03: Nazar Musa – Ring of Passion
By day Digital and travel entrepreneur
By night Boxing club owner
Nine years ago, while living in Dubai, Nazar Musa was diagnosed with Type 2 diabetes, and was informed by his physician that if he didn’t shed weight and improve his fitness and health, he was going to die.
“The problem I have is that I get bored easily. When I run, for example, my mind is on everything but running,” says the 45-year-old. A friend suggested he attend a boxing class and, after his first session, he was hooked.
The co-owner of Gulfreps, a Dubai-based boutique marketing and public relations company specialising in travel and tourism, says: “Boxing is an exercise that keeps you engaged. You need to think about it, because if you don’t, someone will punch you in the face.” Within 12 weeks, he had lost more than 20 kg, turning his health around. “Without sounding melodramatic, boxing saved my life.”
Musa is also CEO of Medical Channel, a digital media company in the health arena in Australia. The idea to start Spartans Boxing Club was seeded one evening in July last year, while he was on a business trip in Sydney. As a rudimentary form of market testing, Nazar created a Facebook page to ascertain public interest in a boxing gym in Singapore’s East Coast area where he lives.
“There weren’t any boxing clubs there. I told myself that if I had 100 likes for the page, I would open the gym.” In a week, the page received more than 1,000 likes. In October last year, Spartans Boxing Club opened its doors eight weeks after securing a venue in Joo Chiat Road. “I started this business with the same mindset as my other businesses. It shouldn’t be a passion play or just for my ego, but one that is profit generating, or, at least, takes care of itself.”
The club broke even by its third operating month, and currently has 200 active members. “I want a gym where people wouldn’t feel intimidated. The ability to use boxing for well-being is more important than it as a martial art.”
04: Lisa and Julian Theng – Sea of Family Love
By day Lawyer and ophthalmologist
By night Exclusive distributor of Sunreef yachts
In their day jobs, Lisa and Julian Theng are prominent professionals. She is managing partner of Colin Ng & Partners, and he is the founder of Eagle Eye Centre that has five clinics in Singapore. The siblings are also joint owners of $5-million Eagle Wings, a 68-foot twin-hull catamaran by Polish builders Sunreef.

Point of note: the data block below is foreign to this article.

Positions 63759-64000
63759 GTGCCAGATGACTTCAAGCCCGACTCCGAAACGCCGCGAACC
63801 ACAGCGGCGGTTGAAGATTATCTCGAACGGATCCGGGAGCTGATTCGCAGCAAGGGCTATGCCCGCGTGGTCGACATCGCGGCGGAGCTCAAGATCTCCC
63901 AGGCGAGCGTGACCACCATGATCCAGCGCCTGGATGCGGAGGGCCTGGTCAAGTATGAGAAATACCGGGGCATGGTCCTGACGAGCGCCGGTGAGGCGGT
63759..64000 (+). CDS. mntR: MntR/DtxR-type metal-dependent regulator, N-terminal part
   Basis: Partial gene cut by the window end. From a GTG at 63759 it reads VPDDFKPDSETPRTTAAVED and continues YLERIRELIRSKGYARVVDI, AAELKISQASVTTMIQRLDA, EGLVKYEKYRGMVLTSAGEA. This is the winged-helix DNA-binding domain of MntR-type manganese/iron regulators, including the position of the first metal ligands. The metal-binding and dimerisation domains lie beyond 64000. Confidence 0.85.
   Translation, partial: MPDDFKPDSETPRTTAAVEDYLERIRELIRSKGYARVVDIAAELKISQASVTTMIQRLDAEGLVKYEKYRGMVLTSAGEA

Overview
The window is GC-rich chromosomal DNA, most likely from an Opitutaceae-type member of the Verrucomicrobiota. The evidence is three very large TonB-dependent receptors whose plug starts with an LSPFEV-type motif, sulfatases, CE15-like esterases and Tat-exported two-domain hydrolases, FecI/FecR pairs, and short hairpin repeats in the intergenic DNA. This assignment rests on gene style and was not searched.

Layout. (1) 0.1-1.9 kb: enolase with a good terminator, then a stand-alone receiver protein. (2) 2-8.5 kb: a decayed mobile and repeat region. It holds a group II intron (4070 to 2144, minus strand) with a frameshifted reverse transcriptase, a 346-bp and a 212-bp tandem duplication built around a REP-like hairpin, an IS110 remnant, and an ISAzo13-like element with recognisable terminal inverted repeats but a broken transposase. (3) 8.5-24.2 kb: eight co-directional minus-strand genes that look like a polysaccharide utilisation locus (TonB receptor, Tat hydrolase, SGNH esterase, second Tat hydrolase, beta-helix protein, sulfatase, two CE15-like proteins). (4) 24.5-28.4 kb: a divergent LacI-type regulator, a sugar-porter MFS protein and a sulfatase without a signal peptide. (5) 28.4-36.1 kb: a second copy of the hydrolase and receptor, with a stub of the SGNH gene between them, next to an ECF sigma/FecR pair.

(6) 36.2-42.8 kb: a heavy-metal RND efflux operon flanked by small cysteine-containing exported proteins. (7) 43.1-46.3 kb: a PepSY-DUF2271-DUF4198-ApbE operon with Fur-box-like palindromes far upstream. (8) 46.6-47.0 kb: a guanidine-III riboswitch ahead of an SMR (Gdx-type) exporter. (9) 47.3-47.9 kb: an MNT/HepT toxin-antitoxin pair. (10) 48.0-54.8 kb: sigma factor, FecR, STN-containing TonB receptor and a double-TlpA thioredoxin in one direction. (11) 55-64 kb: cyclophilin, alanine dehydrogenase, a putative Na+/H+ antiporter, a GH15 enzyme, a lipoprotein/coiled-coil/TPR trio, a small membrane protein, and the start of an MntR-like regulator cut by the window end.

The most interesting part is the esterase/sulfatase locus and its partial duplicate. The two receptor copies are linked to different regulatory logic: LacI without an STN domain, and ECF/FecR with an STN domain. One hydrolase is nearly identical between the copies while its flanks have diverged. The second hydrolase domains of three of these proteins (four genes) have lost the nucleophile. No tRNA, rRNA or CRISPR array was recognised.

“As young graduates, Julian and I started renting boats to go fishing and swimming,” Lisa, 49, says. “We enjoyed these boating adventures and I guess that led us to eventually purchase the boat.”
But they are not on the boat 24/7 and, faced with a monthly bill of $60,000 for berthing, insurance and salaries for a captain and a five-man crew, they charter the boat when the family is not using it. They have also snagged an exclusive deal with Sunreef to sell its yachts in South-east Asia.
“The distribution rights were given to us partly out of mutual trust that developed during the purchase of Eagle Wings,” says Julian, 48, who designed the interior of Eagle Wings. “The chartering arm allows us to focus on our professions, which is where our true careers and passions lie. Our love for boating will remain our leisure. It is another opportunity for us to strengthen family ties.”
The close-knit extended Theng family – there are 17 of them, including their parents, other siblings and their families – went on their first overnight cruise a week after Eagle Wings was delivered in early April. “For once, with eight nieces and nephews on board, social media, texting, computer games and TV took a back seat,” says Lisa. “Phones were used mainly to take photos. Now that is real bonding!”
Although Julian and Lisa have the boat dealership and chartering business – its tagline is “sharing boating bliss, where kinships set sail” – a financial pay-offis not what they are after. Says Julian: “A realistic target will be to defray the boat’s running cost. If the boat gets popular with time, it could possibly turn profitable. We believe the yacht is a great place for a family to bond. That’s the way we want to share the boat with other people.”